News

Maine Law student earns prestigious environmental fellowship

Nov. 20, 2012

PORTLAND, Maine – A member of the University of Maine School of Law’s class of 2013 has been named as one of the top emerging environmental leaders in the United States.

Agnieszka “Aga” Pinette is a recipient of the Switzer Environmental Fellowship, a prestigious and nationally competitive academic award. The fellowship program, in its 26th year, awards $15,000 for recipients to complete their advanced degrees and develop their expertise to address critical environmental challenges. Pinette is among 20 recipients of the award for 2012.

“The Switzer Environmental Fellows are preparing to address the most complex environmental issues of our time through academic disciplines at the cutting edge of science and policy,” said Lissa Widoff, executive director of the Robert and Patricia Switzer Foundation. “These individuals share a determination to actively apply their problem-solving abilities and innovations in the environmental realm.”

Pinette, a third-year student at Maine Law, is Editor-in-Chief of the Maine Law Review for this academic year. She is a 1999 graduate of Dartmouth College, where she earned a degree, cum laude, in Environmental Earth Science. She spent most of the next decade working as a Senior Land Use Planner for the state of Maine. In that role, Pinette twice received recognition from the Governor’s Office, and in 2009 she was named State of Maine Employee of the Year for the Department of Conservation.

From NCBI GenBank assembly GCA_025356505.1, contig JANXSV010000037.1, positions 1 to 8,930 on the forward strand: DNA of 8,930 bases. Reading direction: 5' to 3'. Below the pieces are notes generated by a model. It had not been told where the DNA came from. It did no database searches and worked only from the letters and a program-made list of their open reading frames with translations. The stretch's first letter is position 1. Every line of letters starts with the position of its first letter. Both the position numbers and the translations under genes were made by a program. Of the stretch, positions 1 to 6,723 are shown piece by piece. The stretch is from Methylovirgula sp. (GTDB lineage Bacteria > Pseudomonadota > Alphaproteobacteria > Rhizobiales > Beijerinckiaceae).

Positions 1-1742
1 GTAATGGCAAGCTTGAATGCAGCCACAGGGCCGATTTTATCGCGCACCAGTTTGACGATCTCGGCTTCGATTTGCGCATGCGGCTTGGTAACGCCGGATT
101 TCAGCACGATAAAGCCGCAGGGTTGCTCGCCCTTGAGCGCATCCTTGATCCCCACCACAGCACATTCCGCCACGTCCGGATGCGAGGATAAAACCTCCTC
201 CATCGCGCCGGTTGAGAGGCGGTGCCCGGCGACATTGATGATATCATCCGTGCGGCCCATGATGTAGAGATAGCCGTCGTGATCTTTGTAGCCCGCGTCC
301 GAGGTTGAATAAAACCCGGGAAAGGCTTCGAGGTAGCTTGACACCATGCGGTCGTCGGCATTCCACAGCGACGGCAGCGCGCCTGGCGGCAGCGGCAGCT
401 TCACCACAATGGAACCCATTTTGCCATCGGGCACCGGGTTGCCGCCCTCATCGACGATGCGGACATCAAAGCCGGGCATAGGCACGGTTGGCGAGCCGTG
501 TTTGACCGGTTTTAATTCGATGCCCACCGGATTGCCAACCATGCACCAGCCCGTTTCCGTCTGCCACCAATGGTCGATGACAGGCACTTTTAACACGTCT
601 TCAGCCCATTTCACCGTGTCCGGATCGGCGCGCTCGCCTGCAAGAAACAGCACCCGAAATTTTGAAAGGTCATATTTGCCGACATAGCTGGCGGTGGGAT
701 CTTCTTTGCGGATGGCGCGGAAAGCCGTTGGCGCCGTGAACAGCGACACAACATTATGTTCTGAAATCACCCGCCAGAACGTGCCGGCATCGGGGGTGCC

The Switzer Foundation summarized Pinette’s work:

“Just prior to attending law school, Aga led a contentious five-year regulatory review of the largest development project in Maine’s history – Plum Creek’s long-range planned growth and conservation scheme encompassing 400,000 acres in the Moosehead Lake region."

“While in law school, Aga has studied a broad spectrum of legal issues that offer insights into ways of thinking about local, regional, and global problems and solutions. For example, applying her tax law and land use background, she recently analyzed the feasibility of applying certain Maine-based tax incentives and programs related to working waterfront preservation to other coastal states. The analysis was part of a broader effort by the Maine Sea Grant and National Sea Grant Law Center to address the disappearance of water-dependent fisheries and marine trades caused by the conversion of working waterfront land to other uses such as vacation homes."

“Aga is currently researching the legal frameworks that facilitate the incremental privatization of some of Maine’s most cherished coastal beaches, rivers, and lake shores through the purchase of shorefront and the installation of expansive docking structures for private use. Her legal analysis on this issue will be published in the next volume of the Maine Law Review.”

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Media contact: Trevor Maxwell, communications director at Maine Law
Office: 207-228-8037/ Cell: 207-286-4431/ email: trevor.maxwell@maine.edu

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